The critical difference between 'Lip Sync Battle' and 'RuPaul's Drag Race'
"Lip Sync Battle," the Spike TV series based on the celebrity lip-sync duels from Jimmy Fallon's "Tonight Show," is officially renewed for a second season. Lip-syncing is always good for a silly viral moment, but let's not forget that there's a semi-serious art to doing it well. And while we're at it, let's point out that "RuPaul's Drag Race" is the real HQ for lip-sync sorcery on cable.
The premise of "Lip Sync Battle" is that a bunch of celebrities acting like drunken karaoke acts is a riot. Sometimes the juxtaposition of a movie star and a pop song is very funny: Take, for instance, Paul Rudd's seriously impressive work with Tina Turner's "Better Be Good to Me" on "The Tonight Show." Not only did he memorize Turner's every spastic vocal moment, he also lived up to her grit with an impassioned performance. It was comedy, but it was comedy because he committed.
That's the best possible scenario. Here's what you usually end up with: On "Lip Sync Battle," John Krasinski took on another Turner classic, "Proud Mary," and shook things up with a costume change and some backup dancers.
Is he dreadful? No. His spot-on lip-sync during the opening monologue was worthy of serious applause. But what makes this less than joyful is how self-congratulatory the act becomes. "Can you believe I'm doing this song?" Krasinski seems to be asking. "Can you believe I'm wearing a dress? Can you believe I'm dancing like this? Being this silly?" And it's like: Well, yes? I can? This is a lip-sync battle, after all. But this points out the often-fatal flaw of the show: There's too much winking and not enough competing. In Anna Kendrick's followup performance, she mimes a One Direction song well enough but mostly toasts her crush on Krasinski's wife Emily Blunt. It's more cute and schmoozy than funny or moving, and soon the song element of the lip-sync feels monotonous.
Meanwhile "RuPaul's Drag Race," which culminates every episode with a sudden-death lip-sync between the week's two lowest-scoring drag queens, makes lip-syncing more artful than clownish. Take for instance this battle from season five: Rivals Alyssa Edwards and Coco Montrese duke it out as they mime Paula Abdul's "Cold Hearted."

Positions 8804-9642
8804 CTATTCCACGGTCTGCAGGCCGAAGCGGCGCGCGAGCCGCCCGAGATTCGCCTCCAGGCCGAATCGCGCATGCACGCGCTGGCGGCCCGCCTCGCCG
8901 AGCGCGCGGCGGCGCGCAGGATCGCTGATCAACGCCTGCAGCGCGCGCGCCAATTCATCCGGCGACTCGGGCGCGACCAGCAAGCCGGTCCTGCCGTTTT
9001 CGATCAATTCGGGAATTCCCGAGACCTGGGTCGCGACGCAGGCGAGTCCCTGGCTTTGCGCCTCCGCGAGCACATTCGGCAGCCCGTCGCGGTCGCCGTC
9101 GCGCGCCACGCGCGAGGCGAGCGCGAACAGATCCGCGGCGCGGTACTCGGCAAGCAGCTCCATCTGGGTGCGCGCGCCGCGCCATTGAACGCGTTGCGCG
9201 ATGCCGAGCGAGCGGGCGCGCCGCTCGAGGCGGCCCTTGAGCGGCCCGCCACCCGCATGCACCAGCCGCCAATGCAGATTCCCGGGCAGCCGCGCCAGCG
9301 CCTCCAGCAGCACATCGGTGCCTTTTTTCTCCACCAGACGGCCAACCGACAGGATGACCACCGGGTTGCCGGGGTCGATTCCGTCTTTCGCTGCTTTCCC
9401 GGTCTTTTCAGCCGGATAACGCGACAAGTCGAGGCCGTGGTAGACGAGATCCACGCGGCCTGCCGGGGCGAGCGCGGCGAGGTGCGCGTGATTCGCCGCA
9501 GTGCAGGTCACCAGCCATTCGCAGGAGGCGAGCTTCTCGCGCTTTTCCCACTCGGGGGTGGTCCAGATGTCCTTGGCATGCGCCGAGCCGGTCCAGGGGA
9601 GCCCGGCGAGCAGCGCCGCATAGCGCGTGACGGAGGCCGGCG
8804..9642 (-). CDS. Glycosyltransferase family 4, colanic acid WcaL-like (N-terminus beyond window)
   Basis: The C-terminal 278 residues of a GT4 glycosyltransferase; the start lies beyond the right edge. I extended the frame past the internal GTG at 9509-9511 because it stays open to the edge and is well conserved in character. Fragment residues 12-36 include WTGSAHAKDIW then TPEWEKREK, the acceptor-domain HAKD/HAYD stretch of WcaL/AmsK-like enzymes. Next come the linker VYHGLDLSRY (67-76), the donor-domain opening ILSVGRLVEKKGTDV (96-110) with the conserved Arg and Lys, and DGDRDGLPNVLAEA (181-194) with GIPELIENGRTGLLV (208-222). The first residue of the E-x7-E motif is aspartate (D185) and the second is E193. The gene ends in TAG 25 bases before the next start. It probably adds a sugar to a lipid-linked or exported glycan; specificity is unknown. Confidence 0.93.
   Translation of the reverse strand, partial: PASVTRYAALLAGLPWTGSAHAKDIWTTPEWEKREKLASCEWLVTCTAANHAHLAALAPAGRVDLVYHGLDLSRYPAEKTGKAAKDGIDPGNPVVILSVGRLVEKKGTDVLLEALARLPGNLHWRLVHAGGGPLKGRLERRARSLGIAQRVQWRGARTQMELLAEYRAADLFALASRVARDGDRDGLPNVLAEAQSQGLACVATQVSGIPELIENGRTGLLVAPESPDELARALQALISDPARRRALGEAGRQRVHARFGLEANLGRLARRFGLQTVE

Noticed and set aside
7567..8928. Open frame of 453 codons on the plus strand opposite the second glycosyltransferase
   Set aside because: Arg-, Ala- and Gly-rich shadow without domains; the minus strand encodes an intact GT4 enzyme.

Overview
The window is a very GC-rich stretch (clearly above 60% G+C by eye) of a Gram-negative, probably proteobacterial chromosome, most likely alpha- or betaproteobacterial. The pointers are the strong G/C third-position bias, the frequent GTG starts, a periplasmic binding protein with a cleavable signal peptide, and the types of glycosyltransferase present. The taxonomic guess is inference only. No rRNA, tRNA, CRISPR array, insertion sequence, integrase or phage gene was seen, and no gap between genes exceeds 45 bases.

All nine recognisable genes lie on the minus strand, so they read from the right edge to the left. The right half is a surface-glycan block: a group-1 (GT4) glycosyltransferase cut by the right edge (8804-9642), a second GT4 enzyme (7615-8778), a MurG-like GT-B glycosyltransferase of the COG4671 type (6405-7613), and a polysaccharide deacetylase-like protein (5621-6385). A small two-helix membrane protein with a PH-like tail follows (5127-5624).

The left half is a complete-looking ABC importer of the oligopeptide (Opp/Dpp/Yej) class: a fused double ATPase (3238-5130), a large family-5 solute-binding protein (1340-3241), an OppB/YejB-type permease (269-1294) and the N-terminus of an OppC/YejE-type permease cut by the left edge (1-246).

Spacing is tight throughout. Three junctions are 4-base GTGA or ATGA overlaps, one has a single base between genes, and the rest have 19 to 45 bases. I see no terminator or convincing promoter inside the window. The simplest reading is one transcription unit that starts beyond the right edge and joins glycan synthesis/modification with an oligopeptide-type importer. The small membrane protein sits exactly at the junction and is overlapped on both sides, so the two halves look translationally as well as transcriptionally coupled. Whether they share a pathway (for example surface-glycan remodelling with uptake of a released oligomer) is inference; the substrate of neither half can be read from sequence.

First of all, the fact that both queens have to lip-sync the same song adds verve to both performances. They're trying to best each other, and that forces both Alyssa and Coco to up their game and bust out bawdy gestures in order to be the star. Note Alyssa's insane splits. Note Coco's nervy pointing. (Try lip-syncing the "rap" in "Cold Hearted"; you can listen to that song 50 times and still not have the crazy double-talk down.) Neither of these queens is winking. They are working.
Here's another triumph: Dida Ritz, a season-four queen, lip-syncing to "This Will Be" right in front of Natalie Cole.
Now that is invigorating. There's no pandering to crowds or self-congratulatory romping here. It's just two people embracing the absurdity of a lip-sync battle and using it to project individuality. There's risk and reward in going for broke, and contestants have no detached irony to act as their safety net. On "Lip Sync Battle," we watch celebrities play-act silliness. On "RuPaul's Drag Race," we watch people give theatrical, delirious, real performances as themselves.
While I can appreciate the barroom fun of the Spike TV show, I can only love the fight and fabulous self-expression of RuPaul's queens.